The goal is to educate them on all information including appropriate indications of our innovative medicines, ensuring that their patients get improved quality of life. Engaging them on a regular makes sure that our brands remain top of mind for these specialists.
There have been quite a few. But this one’s the most recent.
I only started engaging pediatricians from January 2019 after I resumed from my maternity leave. I was to oversee a national project to execute clinical meetings targeting pediatricians in March. This class of specialists are SUPER BUSY and it’s quite a task to make them leave their places of work to attend a meeting, especially as they are targeted by other companies as well.
But when the meeting finally held, all the major pediatricians in the Federal Capital Territory were present! I can’t go into detail, but they all showed up and it was so wonderful! I got a Global Employee Recognition Award for flawless execution of that project. It has also since become a “Gold Standard” of how meetings should be planned and executed, in my office.
Hands down has to be meeting your clients in their worst moods. Or meeting some who are just plain rude and uncultured. Thankfully, I’ve been lucky not to have many experiences like that.
I don’t have the same routine every day! It’s a big plus that I see different people and go to different places daily; it hardly gets monotonous for me.
The perks definitely are the people I meet and build relationships with! My connections with specialists in all therapeutic areas come in handy when family and friends need medical help.
Plus, if I ever choose to delve into drug manufacturing, I already know who my clients would be as I basically know all the wholesalers and retailers in Abuja and the other states I oversee. You know your network is your net worth, and this has really been amplified for me because of my job.
Some people feel that once a pharmacist isn’t practicing in a hospital or research facility, then they’re not fully utilizing their “pharmacy brains.” That is false! Yes, we do not engage patients directly but we engage their healthcare providers.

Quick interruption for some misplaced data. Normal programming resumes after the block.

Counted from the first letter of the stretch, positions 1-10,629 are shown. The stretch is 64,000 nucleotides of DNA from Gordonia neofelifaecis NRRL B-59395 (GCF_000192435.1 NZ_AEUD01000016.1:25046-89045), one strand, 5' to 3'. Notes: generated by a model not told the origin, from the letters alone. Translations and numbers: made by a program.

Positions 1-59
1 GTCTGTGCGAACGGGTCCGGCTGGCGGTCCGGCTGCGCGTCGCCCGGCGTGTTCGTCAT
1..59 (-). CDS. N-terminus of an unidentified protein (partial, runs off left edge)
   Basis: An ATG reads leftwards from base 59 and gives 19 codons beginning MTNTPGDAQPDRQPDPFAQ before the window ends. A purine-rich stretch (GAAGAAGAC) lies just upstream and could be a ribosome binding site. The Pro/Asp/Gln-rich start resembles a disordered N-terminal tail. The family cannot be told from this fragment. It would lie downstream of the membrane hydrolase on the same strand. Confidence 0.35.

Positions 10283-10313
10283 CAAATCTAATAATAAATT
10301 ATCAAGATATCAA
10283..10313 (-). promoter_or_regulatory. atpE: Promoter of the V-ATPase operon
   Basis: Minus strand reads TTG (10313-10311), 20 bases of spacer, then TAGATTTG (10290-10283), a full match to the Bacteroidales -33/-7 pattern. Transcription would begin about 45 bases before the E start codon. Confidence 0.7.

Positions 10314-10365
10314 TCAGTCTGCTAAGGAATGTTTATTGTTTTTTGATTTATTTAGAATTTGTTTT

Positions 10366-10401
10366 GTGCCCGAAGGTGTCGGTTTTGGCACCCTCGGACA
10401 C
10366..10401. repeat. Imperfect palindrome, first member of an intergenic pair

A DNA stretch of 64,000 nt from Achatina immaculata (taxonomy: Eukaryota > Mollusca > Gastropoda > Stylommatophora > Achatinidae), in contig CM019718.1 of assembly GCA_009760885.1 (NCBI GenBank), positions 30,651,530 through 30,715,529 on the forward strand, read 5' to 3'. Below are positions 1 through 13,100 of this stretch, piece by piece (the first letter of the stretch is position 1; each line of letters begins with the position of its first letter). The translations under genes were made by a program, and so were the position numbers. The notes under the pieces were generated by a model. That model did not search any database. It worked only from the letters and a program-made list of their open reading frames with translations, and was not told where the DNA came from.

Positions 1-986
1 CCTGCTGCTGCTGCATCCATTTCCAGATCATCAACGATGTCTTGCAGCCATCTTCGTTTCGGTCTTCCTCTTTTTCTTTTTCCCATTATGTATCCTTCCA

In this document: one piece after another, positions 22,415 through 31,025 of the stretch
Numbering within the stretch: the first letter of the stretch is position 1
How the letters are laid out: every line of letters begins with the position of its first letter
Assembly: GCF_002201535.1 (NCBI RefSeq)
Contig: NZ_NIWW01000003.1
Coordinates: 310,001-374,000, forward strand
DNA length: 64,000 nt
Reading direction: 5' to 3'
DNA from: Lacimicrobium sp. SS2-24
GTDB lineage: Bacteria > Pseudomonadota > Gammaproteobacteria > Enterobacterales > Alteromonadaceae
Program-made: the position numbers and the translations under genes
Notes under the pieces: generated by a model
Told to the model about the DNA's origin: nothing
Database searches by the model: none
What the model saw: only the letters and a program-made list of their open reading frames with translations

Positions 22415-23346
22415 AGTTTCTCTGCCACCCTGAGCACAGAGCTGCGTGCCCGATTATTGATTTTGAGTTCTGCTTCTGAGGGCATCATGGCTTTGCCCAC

Anyone in the field knows you have to be prepared and loaded to engage specialists! The medical knowledge is as important as your brand features and benefits. So we have to be updated on the latest treatment plans for various diseases and my company does well to train us at very regular intervals so we are on target at all times.
Brace up for a roller coaster of emotions!
Be prepared to be highly professional as the job entails you to engage the emotions of another professional. Sometimes, though, it doesn’t go how you plan and you must learn not to take it personally. Some of my most difficult clients at the first meeting have ended up being very good friends and colleagues.
Also, you must be able to keep up with the latest advances in medicine because you need to give the right answers at any time — patients’ lives depend on it.
In addition, you have to be open to relocating, especially as you go up the career ladder, these relocation opportunities actually add more value to the experiences you gain on the job.
Finally, you need to be detailed in your planning, especially your day to day activities as our doctors are actually overburdened. Once you miss out on an opportunity to effectively engage them in a productive discussion, it may be difficult to reschedule, so been quite a planner would make the job easier.
Some practical tips for getting a job like mine:
Come home, play with my baby, eat, “press phone,” and sleep!
I love where I work and the people I work with — especially my immediate team. It’s also a relief to work with a structure already in place for me. That way, I focus on getting my job done while others focus on supporting me (which is their job anyway).
More importantly, being part of a system that improves other people’s quality of life makes me happy. Then, the certainty of a salary at a specific day of the month — so reliable!
Travel the world and scale up my makeup business.
Belly dancing is a career, yes?
Thank you so much Adesuwa! We wish you all the best with your belly dancing ambitions.
Read more: Fellow working mum, Osemhen’s day in the work life and a day in the work life of health policy researcher, Clara Affun.